What is the ultimate purpose of pastoral ministry? What emphases and priorities should fuel the pursuit of this purpose? These are perennial questions engaged by pastors, the churches that employ them, and the seminaries that prepare them.
As a New Testament scholar who works at the intersection between biblical studies and practical ministry, James Thompson suggests that we need to recapture the theological foundation for understanding pastoral ministry. In this careful, contextual study of Pauline letters, Thompson draws out Paul’s vision and purpose for his ministry. He concludes that the goal of pastoral ministry is “transforming the community of faith until it is ‘blameless’ at the coming of Christ.” It is corporate, spiritual, and ethical growth that Paul focuses on, as opposed to the frequent contemporary focus on numerical growth and individual needs.
Thompson recognizes the historical and cultural gap between Paul’s ministry context and our own, and he nevertheless believes that this vision of ministry has profound implications for us today. He goes beyond the emphasis on pastoral roles and mere pragmatics of much of the “how to” literature and offers suggestions for application that are rooted in the eschatological and ethical goals of Paul’s vision of pastoral work.
The Logos Bible Software edition of this volume is designed to encourage and stimulate your study and understanding of Scripture. Biblical passages link directly to your English translations and original-language texts, and important theological concepts link to dictionaries, encyclopedias, and a wealth of other resources in your digital library. In addition, you can perform powerful searches by topic and find what other authors, scholars, and theologians have to say about the Word of God.
Without a trace of academic disdain for the hands-on, how-to skills of the practice of Christian ministry, Thompson proposes to bridge the gap that often separates biblical theology and pastoral skills. As a respected New Testament scholar, he stands within the biblical message and asks how it can be implemented in a modern pastoral context. He does not deal in generalities, but in-depth studies of 1 Thessalonians, Galatians, Romans, and the Corinthian letters keep the study focused on the concrete grittiness of both text and contemporary situation.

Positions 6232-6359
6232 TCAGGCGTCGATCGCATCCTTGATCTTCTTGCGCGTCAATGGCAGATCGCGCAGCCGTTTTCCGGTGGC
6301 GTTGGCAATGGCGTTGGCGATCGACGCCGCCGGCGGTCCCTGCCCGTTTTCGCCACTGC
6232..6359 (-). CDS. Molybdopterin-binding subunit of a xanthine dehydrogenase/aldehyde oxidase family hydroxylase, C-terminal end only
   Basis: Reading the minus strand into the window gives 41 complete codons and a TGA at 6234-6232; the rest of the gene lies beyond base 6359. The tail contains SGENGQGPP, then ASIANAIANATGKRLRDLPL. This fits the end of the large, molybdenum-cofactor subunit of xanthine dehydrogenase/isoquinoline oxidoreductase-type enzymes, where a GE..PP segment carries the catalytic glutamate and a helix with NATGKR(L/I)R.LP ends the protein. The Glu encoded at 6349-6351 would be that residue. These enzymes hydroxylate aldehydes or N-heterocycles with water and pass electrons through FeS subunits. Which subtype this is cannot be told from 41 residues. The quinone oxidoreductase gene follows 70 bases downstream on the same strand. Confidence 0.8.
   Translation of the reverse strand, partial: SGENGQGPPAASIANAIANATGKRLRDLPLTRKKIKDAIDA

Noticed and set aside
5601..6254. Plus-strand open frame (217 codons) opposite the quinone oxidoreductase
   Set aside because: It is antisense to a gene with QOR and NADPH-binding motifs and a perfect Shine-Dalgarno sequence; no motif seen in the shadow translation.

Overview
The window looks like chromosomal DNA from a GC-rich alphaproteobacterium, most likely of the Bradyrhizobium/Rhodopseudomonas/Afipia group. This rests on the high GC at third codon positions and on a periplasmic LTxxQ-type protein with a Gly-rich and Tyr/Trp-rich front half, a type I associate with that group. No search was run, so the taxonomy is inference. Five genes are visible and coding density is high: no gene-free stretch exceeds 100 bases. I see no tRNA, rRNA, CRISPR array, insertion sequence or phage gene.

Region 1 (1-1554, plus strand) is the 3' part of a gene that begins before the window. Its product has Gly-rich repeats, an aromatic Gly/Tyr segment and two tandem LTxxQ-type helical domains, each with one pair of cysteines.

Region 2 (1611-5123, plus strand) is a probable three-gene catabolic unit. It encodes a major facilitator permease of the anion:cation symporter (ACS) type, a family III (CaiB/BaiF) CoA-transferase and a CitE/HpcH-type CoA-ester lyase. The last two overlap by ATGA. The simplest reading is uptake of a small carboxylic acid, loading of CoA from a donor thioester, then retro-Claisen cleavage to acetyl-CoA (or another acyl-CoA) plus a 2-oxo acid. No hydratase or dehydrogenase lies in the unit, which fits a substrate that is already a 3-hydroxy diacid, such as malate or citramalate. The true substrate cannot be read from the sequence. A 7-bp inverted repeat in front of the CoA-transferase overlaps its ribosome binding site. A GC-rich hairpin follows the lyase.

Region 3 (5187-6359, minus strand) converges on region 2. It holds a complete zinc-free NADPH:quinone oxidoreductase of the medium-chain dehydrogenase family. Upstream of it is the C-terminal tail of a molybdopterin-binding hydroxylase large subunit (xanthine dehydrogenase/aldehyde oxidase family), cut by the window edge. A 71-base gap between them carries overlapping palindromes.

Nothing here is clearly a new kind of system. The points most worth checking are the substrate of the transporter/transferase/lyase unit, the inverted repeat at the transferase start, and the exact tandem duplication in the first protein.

—M. Eugene Boring, Emeritus I. Wylie and Elizabeth M. Briscoe Professor of New Testament, Brite Divinity School
The contemporary marketplace of pastoral ministry is long on practical directives, short on biblical and theological wisdom and purpose. Urging that, for Paul, ministry is partnership with God concerned with transforming faith communities, James Thompson both models how to read Paul theologically and with pastoral sensitivity and reconfigures the motivations, aims, and measures of pastoral ministry today. The result is a vision of ministerial formation and congregational shaping that challenges and inspires.
—Joel B. Green, professor of New Testament interpretation, Fuller Theological Seminary
This compact book presents a unified vision of pastoral theology based on a careful reading of Paul’s undisputed letters. . . . [Thompson’s] focus remains unremittingly pastoral. One gets a fairly comprehensive overview of Pauline theology in the book. . . . This book admirably fulfills its goal. I highly recommend it for seminary students, pastors, lay ministers, and anyone interested in the pastoral dimensions of Paul’s letters.
With a great deal of emphasis these days on numeric growth, it is refreshing to find an author who points the theological criteria for growth as seen through Paul’s eyes.
This is a fine book worthy of being studied by seminary and theology school faculty as well as by members of parish pastoral teams.
—The Bible Today
James W. Thompson is the Robert and Kay Onstead Distinguished Professor of Biblical Studies and the associate dean of the Graduate School of Theology at Abilene Christian University. He is the editor of Restoration Quarterly and the author of several books, including Moral Formation according to Paul, Preaching like Paul, The Beginnings of Christian Philosophy, and Hebrews in Paideia: Commentaries on the New Testament.